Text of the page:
2022 Review: US Bond Market

With one trading day left in 2022, the US bond market is set to record a deep loss for the year.

LPL Research notes that a broad measure of US fixed income is suffering an unusually stark year of red ink – the worst on record for calendar-year results, based on market history since the mid-1970s.

Looking at bonds through a more granular lens, based on ETFs through Dec. 29, isn’t pretty either. The hardest hit slice of fixed income in 2022: long-term Treasuries (TLT), a market that’s down 30%-plus this year, or more than double the broad market’s loss via Vanguard Total Bond Market Index Fund (BND).

Two market niches stand out as havens from the storm this year: floating-rate bonds (FLRN) and cash (SHV). These two subsets of fixed income delivered sharply divergent upside results on a relative basis compared with the broad market (BND) and long-term Treasuries (TLT).

By some accounts, the worst for the bond market may be over. After a horrific year for bonds overall, the decline in prices is accompanied by a commensurate rise in yields, which looks relatively attractive, says a wealth manager.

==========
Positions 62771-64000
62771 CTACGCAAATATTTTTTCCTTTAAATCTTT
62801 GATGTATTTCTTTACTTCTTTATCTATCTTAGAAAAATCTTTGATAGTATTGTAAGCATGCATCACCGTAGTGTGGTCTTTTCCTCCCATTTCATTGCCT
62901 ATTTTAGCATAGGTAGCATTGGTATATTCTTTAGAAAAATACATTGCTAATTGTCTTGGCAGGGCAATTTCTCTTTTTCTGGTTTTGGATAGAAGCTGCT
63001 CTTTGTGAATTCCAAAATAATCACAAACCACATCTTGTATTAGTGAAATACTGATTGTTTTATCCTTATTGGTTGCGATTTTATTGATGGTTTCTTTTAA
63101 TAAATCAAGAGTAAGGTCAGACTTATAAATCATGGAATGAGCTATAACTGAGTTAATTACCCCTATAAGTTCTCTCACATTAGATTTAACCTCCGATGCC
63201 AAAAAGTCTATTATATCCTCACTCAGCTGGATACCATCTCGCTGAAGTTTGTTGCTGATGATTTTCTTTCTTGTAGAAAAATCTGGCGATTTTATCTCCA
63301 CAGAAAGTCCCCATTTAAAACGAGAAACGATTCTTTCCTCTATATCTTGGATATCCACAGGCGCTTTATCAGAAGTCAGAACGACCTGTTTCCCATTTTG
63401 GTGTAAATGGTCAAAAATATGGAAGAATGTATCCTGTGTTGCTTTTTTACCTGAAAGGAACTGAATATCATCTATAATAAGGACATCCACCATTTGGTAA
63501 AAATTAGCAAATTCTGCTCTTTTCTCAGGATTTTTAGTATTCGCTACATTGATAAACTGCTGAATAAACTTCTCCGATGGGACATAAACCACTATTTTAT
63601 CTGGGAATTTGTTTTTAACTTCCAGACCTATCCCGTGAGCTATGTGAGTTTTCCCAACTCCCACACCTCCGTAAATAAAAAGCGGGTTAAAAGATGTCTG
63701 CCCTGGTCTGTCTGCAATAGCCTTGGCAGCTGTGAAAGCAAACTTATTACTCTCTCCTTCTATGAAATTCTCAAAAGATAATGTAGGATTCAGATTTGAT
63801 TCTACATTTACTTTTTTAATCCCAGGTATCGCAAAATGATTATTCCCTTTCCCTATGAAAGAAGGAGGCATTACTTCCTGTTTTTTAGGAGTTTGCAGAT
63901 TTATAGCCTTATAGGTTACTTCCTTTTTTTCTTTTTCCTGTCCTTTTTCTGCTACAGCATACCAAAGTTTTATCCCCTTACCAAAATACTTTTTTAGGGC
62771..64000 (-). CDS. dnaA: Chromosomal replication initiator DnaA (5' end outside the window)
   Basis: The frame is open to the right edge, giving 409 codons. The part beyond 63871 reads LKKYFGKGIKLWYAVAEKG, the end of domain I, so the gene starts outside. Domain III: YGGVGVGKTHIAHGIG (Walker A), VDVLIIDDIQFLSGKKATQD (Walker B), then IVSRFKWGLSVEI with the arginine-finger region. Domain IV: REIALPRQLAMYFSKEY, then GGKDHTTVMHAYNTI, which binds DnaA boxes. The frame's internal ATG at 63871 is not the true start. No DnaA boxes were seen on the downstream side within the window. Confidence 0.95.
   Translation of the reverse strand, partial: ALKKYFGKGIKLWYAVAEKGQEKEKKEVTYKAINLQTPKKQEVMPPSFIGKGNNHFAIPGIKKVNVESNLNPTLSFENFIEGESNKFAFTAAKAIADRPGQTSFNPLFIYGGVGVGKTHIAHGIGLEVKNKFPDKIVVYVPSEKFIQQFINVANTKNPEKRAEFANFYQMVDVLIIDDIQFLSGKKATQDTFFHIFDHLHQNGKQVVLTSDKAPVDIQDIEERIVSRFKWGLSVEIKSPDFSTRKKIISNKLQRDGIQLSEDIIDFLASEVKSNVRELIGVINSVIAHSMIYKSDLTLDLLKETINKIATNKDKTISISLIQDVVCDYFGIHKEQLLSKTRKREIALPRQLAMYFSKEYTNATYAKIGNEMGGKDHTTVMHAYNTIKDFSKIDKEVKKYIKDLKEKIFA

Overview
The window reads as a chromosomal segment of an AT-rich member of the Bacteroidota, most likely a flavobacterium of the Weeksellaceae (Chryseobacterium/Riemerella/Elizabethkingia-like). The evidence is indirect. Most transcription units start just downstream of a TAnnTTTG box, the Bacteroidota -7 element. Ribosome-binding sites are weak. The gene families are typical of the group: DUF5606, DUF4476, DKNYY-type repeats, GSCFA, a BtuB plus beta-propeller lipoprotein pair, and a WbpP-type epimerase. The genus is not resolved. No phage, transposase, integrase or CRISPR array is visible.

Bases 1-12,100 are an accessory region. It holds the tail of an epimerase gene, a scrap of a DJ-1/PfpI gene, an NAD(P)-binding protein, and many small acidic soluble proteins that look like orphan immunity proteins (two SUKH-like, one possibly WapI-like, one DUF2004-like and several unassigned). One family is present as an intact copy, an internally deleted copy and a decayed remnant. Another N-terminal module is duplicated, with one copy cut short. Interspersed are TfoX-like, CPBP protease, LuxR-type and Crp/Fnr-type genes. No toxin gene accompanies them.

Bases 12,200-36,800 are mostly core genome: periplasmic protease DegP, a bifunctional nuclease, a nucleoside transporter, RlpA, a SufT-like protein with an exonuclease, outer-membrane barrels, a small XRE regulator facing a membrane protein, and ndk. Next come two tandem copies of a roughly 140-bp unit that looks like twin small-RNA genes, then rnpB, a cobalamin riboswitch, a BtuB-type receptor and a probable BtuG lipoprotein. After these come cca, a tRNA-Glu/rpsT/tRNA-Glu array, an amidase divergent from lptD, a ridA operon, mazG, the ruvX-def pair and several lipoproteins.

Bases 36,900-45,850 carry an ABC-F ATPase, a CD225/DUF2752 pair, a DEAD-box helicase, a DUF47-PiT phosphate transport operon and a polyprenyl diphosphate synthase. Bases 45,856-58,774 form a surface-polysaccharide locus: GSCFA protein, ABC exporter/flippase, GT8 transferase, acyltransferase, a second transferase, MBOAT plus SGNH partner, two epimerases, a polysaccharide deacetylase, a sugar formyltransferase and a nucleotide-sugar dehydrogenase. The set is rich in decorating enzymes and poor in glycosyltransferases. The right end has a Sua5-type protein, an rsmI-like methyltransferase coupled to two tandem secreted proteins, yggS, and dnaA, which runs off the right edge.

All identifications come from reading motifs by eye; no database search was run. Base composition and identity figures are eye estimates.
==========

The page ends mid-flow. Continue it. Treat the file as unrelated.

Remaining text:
“Bond yields are giving you a real return now, above inflation,” says Patrick Armstrong, chief investment officer at Plurimi Wealth LLP. “So it’s a reasonable place to put capital now, whereas at the start of this year it didn’t make much sense. It was hard to expect a return above inflation where yields were.”     

How is recession risk evolving? Monitor the outlook with a subscription to:
The US Business Cycle Risk Report